Published Apr 21, 2011"It's just all of us together in this one perfect moment" proclaims Nova Prescott (Aimee Teegarden), the naïve, blonde image of perfection and class president of high school anywhere USA. Her doughy eyes are filled to the brim with tears as she tries to convince herself that prom will be the most memorable night of her life.
It's doubtful anyone describes a high school prom as a "perfect moment." Prom is the ultimate culmination of high school debauchery, where virginity is lost, alcohol is found and memories are hazy. Unfortunately, Disney's attempt to follow the legacy of John Hughes's high school dramedys is far too idealistic and light-hearted to come anywhere near a realistic portrayal of a North American high school and the scandalous proms that occur.
The classic cornering of characters is employed in Prom. We have the good girl, Nova; the rebel, Jesse (Thomas McDonell); and various other outlying characters that have "serious" high school problems that must be solved before the big night. Despite her popularity, intelligence and unconditional benevolence to the various social groups, including the goths (oh shit, not the goths!), Nova (the Molly Ringwald of the group) is unable to find a prom date. Her friend, Mei is horribly distraught because she is afraid to tell her boyfriend that she will be attending Parsons in NYC rather than joining him at the University of Michigan. Will the high school sweethearts break up? Will Nova find a date? These are the life threatening questions that the characters of Prom must face.
Here comes the twist: as Nova works night and day to get the prom plans in order, a fire breaks out and burns all of her decorations. The fire is the result of a romantic, candlelit picnic in a shed where the decorations are being kept. Dinner in an enclosed shed, how romantic? As the prom committee witnesses the destruction of their hard work, it's evident that Nova is the only one who cares. Jesse (reminiscent of James Dean) rolls into the scene on his grumbling motorcycle like a true high school badass. After a few ambivalent remarks, he's assigned to help Nova rebuild on the terms that he won't graduate if he refuses to help.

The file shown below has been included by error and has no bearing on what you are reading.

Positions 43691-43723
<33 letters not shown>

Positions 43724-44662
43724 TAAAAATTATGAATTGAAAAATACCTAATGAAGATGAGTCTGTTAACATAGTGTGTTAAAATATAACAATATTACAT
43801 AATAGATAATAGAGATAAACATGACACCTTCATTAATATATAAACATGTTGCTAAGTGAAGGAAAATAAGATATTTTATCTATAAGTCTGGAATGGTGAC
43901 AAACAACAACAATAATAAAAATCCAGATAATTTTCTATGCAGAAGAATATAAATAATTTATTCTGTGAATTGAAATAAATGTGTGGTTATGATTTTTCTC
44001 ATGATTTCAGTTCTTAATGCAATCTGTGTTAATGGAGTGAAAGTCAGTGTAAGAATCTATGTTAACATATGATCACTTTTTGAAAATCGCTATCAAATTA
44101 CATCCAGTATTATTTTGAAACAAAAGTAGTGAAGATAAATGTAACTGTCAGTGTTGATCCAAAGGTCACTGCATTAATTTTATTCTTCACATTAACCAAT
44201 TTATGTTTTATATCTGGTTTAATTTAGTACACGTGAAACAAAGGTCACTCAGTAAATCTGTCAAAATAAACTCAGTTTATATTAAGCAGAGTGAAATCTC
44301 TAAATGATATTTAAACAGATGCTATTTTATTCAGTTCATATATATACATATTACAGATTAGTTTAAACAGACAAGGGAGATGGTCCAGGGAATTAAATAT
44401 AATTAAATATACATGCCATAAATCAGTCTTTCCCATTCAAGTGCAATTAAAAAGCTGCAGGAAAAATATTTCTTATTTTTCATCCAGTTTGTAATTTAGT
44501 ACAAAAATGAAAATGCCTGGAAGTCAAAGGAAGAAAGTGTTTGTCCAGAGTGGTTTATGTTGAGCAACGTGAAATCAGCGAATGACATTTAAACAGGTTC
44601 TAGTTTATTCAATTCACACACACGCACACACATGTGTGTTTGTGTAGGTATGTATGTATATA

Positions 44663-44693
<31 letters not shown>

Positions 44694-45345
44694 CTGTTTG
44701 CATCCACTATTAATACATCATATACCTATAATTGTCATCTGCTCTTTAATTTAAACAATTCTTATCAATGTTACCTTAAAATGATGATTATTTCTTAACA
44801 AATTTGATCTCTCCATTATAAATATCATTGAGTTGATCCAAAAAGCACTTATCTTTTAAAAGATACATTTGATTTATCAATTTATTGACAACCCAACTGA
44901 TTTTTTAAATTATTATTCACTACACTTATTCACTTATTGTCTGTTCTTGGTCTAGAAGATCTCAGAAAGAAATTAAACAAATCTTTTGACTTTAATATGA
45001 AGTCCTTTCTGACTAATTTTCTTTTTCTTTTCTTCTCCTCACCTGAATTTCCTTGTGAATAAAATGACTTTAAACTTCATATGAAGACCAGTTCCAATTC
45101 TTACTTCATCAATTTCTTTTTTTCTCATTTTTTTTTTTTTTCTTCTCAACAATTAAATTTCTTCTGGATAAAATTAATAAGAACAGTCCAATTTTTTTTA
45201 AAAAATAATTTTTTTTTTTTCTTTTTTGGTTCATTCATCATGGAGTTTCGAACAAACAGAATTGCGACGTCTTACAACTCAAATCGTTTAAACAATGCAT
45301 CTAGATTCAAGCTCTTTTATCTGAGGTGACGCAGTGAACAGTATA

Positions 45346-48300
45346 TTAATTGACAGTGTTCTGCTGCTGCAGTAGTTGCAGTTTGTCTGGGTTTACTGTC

At first Nova is offended by Jesse's "tough" personality and indifference, but she learns he's simply "misunderstood," and cant help but be attracted to his muscular, objectified body. Cue the dramatic music and overtly predictable storyline. Yes, Nova wishes she was Jesse's girl.
Prom is basically the progeny of Ten Things I Hate About You and the Breakfast Club if they were made under the strict Hays Production Code of the '30s and '40s. If William Hays could be resurrected, he would cry with joy after seeing this film. Meanwhile, John Hughes is rolling in his grave. This high school is located in some utopia dream world where sex, drugs and rock'n'roll never existed and thus are never discussed.
Prom is unsure of its audience; its flowery and hopeful demeanour definitely bares the mark of Disney. Maybe its title should have been Spring Fling instead. (Disney/Buena Vista)